How Involved is Your Board? Some May Think It’s Not Enough…Posted on August 31st, 2011.
Yesterday’s post provided some information as to the current average size of a nonprofit board. Today we would like to shift your attention to the issue of board involvement, asking whether or not your organization’s board of directors is involved ENOUGH.
According to a recent article in the Savannah Morning News (found here), some groups believe that boards of nonprofit organizations have become too comfortable in their established roles and are, therefore, falling short of leading their respective organizations to the best of their abilities. These groups argue that “nonprofit leaders on the boards of the future will need to do much more than raise funds, shepherd the organization’s assets and set policies. The nonprofit board of the future must help the nonprofit to envision its future, decide on its viability, seek out deeper venture partnerships and perhaps decide to restructure, merging with other partners to more efficiently meet the needs of the community.”
Ask yourself these questions:
- Does your organization have an active board of directors?
- Does your board meet just once a year in order to vote on the larger issues of the organization OR are your board members really involved in the management of the organization?
- Is your current structure working effectively and for the betterment of the organization OR would the organization benefit from a restructure.
The IRS does not have the authority to directly regulate the governance of nonprofits, and has therefore merely made suggestions as to what they believe to be “Good Governance Practices for 501(c)(3) Organizations.” As a bare minimum, following are the concepts that appear to be emerging:
- Governing boards that are very large or very small may be problematic. (The Goldilocks rule applies: a board should not be too big, or too small, but just right.)
- The board must establish basic organizational and management policies and procedures for the nonprofit organization, and review any proposed deviations.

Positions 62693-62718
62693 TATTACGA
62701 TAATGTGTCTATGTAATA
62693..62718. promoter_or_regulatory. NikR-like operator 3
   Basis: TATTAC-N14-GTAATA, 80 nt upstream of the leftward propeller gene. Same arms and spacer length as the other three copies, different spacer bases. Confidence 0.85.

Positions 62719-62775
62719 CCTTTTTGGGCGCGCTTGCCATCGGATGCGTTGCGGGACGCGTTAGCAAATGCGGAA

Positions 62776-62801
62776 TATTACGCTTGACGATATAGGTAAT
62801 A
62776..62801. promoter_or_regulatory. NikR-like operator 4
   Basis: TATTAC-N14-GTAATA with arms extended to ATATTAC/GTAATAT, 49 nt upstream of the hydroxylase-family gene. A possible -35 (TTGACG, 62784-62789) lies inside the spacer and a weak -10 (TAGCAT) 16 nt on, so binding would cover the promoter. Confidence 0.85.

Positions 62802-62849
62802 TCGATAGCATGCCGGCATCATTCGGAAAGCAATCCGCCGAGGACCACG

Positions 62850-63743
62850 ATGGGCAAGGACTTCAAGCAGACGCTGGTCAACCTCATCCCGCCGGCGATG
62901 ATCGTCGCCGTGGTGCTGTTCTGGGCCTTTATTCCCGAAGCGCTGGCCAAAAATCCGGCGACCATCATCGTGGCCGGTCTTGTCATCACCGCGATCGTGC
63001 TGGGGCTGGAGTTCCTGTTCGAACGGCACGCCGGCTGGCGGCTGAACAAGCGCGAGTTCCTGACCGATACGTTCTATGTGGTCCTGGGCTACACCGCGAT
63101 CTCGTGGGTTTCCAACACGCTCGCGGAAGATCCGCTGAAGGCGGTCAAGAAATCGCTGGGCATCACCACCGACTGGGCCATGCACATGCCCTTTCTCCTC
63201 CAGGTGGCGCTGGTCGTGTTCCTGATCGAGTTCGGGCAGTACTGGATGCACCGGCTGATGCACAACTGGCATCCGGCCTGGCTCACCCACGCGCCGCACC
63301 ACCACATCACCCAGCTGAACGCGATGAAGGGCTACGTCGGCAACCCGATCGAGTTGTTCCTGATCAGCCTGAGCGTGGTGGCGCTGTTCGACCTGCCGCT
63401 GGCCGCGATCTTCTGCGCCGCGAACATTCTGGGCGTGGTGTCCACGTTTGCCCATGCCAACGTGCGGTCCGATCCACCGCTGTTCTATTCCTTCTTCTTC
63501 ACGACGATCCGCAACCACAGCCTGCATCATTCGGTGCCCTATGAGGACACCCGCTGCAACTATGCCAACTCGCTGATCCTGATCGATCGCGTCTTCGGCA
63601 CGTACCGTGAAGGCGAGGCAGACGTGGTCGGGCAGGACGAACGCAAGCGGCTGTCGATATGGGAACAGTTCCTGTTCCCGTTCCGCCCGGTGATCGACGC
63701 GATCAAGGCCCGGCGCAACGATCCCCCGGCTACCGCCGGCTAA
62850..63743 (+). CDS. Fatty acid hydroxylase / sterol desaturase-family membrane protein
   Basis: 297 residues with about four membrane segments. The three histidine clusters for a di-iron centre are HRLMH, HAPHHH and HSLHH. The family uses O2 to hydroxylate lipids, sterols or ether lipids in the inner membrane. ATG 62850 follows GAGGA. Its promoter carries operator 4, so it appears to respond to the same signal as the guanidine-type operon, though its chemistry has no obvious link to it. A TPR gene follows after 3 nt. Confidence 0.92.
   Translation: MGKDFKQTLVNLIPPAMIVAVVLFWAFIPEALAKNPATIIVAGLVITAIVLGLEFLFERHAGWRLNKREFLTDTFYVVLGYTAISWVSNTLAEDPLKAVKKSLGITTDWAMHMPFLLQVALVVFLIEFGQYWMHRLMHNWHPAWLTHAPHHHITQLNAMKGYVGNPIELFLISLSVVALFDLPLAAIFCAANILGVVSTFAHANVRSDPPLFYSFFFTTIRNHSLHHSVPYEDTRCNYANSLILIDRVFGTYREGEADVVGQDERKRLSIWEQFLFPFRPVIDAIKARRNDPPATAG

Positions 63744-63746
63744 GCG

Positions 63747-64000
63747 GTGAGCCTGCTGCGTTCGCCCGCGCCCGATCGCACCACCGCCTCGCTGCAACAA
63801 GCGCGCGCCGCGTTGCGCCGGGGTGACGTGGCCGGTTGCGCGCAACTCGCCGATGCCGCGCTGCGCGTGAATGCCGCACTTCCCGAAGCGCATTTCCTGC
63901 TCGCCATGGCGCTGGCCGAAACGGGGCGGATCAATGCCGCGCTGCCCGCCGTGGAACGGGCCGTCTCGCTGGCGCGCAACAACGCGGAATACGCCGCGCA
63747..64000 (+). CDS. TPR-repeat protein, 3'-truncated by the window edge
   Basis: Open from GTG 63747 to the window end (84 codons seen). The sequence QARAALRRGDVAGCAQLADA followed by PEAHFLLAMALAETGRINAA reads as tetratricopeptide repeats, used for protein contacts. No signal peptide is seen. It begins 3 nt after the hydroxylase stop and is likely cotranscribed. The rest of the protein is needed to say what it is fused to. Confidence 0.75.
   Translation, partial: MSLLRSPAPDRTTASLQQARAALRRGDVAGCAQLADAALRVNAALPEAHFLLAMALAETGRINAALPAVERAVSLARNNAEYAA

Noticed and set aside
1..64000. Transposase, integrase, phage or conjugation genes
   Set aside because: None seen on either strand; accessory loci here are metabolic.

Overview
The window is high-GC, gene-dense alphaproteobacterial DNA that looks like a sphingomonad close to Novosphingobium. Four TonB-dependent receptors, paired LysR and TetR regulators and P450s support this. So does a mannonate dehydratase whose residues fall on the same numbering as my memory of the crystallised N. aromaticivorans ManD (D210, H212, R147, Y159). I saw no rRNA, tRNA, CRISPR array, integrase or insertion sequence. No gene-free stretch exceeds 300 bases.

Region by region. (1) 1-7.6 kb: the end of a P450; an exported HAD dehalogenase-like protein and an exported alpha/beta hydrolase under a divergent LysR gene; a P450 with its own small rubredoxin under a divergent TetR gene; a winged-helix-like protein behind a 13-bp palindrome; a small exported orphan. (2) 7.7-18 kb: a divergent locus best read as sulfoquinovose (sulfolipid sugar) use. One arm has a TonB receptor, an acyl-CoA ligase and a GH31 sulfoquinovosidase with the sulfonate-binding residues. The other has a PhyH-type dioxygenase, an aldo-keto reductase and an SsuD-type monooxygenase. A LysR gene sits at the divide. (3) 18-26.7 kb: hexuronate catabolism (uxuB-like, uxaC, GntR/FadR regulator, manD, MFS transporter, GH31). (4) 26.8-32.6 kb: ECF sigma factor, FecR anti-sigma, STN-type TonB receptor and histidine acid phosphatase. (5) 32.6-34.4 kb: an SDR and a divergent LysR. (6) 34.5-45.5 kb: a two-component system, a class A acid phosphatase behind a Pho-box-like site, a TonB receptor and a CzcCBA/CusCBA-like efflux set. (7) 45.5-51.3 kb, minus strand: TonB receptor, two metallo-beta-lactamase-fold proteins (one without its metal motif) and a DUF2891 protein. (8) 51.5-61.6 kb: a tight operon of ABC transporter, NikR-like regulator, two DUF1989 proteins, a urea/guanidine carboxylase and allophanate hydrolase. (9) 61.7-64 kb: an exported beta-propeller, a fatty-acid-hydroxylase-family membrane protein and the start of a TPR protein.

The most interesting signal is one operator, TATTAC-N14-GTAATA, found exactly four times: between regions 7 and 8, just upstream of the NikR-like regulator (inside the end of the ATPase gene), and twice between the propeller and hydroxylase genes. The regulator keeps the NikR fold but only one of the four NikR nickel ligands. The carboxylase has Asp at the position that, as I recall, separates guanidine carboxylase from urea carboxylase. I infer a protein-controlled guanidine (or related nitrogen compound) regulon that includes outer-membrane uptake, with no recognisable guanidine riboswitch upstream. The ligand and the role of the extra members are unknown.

- The board must establish, review, and approve program objectives and performance measures.
- The board must review and approve the organization’s budget and financial objectives.
- The board must review and approve significant transactions, investments, and joint ventures.
- The board must oversee the conduct of the organization’s programs and evaluate whether the programs are being managed properly.
- The board must review and approve the auditing and accounting principles and practices used in preparing the organization’s financial statements (and must retain and replace the organization’s independent auditor).
- The board must establish and oversee a compliance program to address regulatory and liability concerns.
- The board must establish procedures to address complaints and prevent retaliation against whistleblowers.
- The board may be required to adopt a policy forbidding loans by the nonprofit organization to the board members and/or officers.
- The board may be required to adopt a policy pursuant to which a nonprofit organization’s lawyers are required to report breaches of fiduciary responsibility to the chief executive.
If the organization is required to file an annual information return (Form 990), many of these precepts will be reflected in this return in the form of questions as to whether the organization has prepared certain documents and developed certain policies and procedures. That is, the foregoing and/or other requirements may have to be confirmed on the organization’s annual return. Penalties for breach of board members’ duties may be introduced into federal law.